Monday, April 21, 2014

Responding to Low T

The T in question is the Competitive Advantage Period and not testosterone. It is time in which a firm can invest at returns exceeding its cost of capital. T, or moat as used by Warren Buffett, is the driving factor underlying tech firm high valuation multiples. It is based on strategic barriers including technology, First Mover Advantages and regulation. (Also, see our previous post: Find your sustainable competitive advantage.)

It has a dramatic valuation impact as it declines when firms or industries mature. T eventually fades for most industries as they experience Regression to the Mean due to competitive forces such as new entrants and substitutes. Firms like Apple can have several years of remaining T; whereas, firms like Hewlett Packard’s T is largely gone. This fact is reflected in their widely differing valuation multiples. In fact, you can view T as the number of years a firm has before it undergoes a fundamental corporate change like a LBO, recapitalization or sale.

The current flurry of tech related deals presents insights into how firms are handling the rapid changes in T. These firms are based upon rapidly changing technology life cycles, which can be measured in terms of dog years. Firms can respond this development in two distinct manners. The first is to accept and mature gracefully and increase shareholder distributions as IBM has done.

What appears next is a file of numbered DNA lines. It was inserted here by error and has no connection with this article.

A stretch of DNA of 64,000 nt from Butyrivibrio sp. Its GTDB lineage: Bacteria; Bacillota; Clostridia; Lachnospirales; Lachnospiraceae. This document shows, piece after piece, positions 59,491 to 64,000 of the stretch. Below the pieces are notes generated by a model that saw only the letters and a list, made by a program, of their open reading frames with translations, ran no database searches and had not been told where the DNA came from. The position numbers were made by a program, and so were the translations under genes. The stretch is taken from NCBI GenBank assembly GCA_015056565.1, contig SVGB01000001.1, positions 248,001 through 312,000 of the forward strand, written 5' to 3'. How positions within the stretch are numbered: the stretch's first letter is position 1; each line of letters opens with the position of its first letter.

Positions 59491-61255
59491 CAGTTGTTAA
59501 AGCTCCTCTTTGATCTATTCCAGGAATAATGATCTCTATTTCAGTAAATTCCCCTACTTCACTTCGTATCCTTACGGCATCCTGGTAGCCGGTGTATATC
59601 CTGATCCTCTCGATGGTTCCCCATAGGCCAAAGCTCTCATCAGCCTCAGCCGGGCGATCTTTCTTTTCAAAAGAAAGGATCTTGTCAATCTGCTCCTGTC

Alternatively, you could try to adapt by either developing new products like Apple or acquiring new products and technologies as is Facebook –see Crisis. The acquisition approach is to be distinguished from weak acquirers such as Hewlett Packard seeking to hide declining performance.
Tech firms like Google are investing in strategies which just happen to be executed thru acquisitions. Unlike Cisco which pioneered this strategy, these new transactions are much larger. 

The transactions have two objectives. The first is to acquire skills and technologies faster and cheaper than could be internally developed. The second to pick technology winners early and help them develop early as Facebook is doing with its Oculus Acquisition. In these efforts Real Option Valuation is used to supplement traditional Discounted Cash Flow analysis.

There are many risks involved with the acquisition approach. For example can you the right targets? Can you properly execute the transactions? Can you grow the acquired technology fast enough and large enough? How will your competitors respond?

The jury is still out on how this plays out. It is fascinating to watch.


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